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Life Can Be So Serious

The other day, we published a blog post entitled, The Cookie Contest & An Unexpected Writing Exercise that talked about how a few months back, I had entered a cookie naming contest with a New York City bakery. I wrote that piece when I found out that my name for the Coffee Crumb Cookie was a finalist. The name? Crumbdiddlyumptious.

When it was time to vote, I texted and messaged and told all my friends. Over and over again I was met with one of the following reactions: this is so weird and so random. It’s hilarious and cool and adorable. This is delightful!

But the best response came from a friend who immediately, completely, and wholly bought into the cookie contest, telling their family and friends and eagerly awaiting the news with each passing day. As we texted back and forth about how wacky the whole thing was (and how that was a big reason I was temporarily obsessed with it), they wrote me that that’s precisely why they loved it too. They texted: Life can be so serious.

I wrote it on my white board. The conversation continued, ping ponging different topics back and forth until one of us had to go. But before then, they left me with one more gem: Life can be grim. We need “comic relief.” And you found some. This is so deliciously wacky and insane in the best of ways.

They’re right. Life can be so serious. So what’s wrong with finding a little deliciously wacky joy in the midst of heartache or struggle?

After Crumbdiddlyumptious took home the prize, I joked to my friends that I’d be chasing this high the rest of my life and (more than) one friend told me this belonged on my resume. A day or so later, I visited the colorful, vibrant store to pick up my gift card prize, suddenly sheepish as I told the employee that “Uhm, hi, I named the cookie… I was told to come here… I can show you the email…”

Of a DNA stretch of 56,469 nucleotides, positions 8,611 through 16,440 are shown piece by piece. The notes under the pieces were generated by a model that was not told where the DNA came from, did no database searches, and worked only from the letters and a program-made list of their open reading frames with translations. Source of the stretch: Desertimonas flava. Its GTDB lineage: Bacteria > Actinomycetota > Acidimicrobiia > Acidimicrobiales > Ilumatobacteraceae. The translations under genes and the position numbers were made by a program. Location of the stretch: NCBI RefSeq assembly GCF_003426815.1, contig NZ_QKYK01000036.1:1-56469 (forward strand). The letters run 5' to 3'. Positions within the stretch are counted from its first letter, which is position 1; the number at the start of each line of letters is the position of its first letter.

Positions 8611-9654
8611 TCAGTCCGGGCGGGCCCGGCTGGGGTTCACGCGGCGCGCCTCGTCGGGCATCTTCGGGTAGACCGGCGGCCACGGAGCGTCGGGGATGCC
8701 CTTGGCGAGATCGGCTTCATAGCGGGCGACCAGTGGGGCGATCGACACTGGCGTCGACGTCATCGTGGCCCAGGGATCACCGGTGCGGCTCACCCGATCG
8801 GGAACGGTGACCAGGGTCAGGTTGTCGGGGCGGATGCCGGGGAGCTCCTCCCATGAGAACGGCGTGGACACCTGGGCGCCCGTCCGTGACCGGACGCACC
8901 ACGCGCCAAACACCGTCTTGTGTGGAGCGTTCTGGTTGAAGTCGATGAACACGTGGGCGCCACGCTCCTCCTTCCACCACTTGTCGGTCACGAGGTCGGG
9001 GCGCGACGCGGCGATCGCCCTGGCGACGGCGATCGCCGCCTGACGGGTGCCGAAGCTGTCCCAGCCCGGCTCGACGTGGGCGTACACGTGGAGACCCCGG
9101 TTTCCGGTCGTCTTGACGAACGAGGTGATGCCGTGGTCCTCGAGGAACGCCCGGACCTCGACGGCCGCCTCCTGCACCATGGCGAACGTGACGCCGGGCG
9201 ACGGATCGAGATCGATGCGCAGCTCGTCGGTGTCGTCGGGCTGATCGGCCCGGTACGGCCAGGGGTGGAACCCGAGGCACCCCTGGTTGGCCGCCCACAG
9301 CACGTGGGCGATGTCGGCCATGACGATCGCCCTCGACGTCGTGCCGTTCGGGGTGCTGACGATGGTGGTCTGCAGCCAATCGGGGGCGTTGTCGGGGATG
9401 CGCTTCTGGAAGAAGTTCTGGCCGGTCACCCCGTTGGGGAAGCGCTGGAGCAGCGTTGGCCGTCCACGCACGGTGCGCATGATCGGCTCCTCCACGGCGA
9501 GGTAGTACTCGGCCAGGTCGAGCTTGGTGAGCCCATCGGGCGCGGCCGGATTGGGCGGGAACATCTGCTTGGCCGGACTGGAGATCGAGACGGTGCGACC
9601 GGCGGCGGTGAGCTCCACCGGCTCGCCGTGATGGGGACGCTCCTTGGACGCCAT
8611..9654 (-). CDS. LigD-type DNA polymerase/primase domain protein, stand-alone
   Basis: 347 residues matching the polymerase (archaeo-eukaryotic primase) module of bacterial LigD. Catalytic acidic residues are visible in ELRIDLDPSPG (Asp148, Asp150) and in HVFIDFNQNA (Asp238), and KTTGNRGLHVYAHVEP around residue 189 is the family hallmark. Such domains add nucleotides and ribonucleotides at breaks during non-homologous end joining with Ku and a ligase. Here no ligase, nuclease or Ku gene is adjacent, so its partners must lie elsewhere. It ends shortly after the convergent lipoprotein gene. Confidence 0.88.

I felt a little funny walking into the store and wondered if 1. the employee would know what I was talking about and 2. if it would suddenly seem very silly in the grand scheme of things. Well, the thing is, it is incredibly silly in the grand scheme of things. And that’s why we need it. That’s why it matters. Thankfully, the person behind the counter was an absolute gem. Oh my gosh! She called out to her colleague in the back room, She named the cookie! I feel like I’m meeting a celebrity!

In moments of silly, you almost have to jump in head first. And why not, anyway? I woke up that morning and read the New York Times, as I do each morning and was struck by the seriousness of the world—environmental disasters, war, human rights violations. I went through my day laser focused on my work and then I went and asked for a box of Crumbdiddlyumptious to bring home for my roommate and his friends. (Funnily enough, while the store has vegan cookies, the one I named is not!)

Having fun and being silly doesn’t mean that the bad stuff doesn’t exist. It doesn’t mean you’re trying to distract yourself from reality or live in the clouds. But it does mean that you know that sometimes the best thing you can do for yourself in a tired moment is something that invites levity and joy. This deliciously wacky opportunity gave me that. And now I hope to be able to share that with the wider Smile Project community. (More details on that to come.)

For now, for today, we invite you to do something deliciously wacky. To lean into laughter and silliness. To invite joy into your day in an unexpected way.

After all, life can be so serious.


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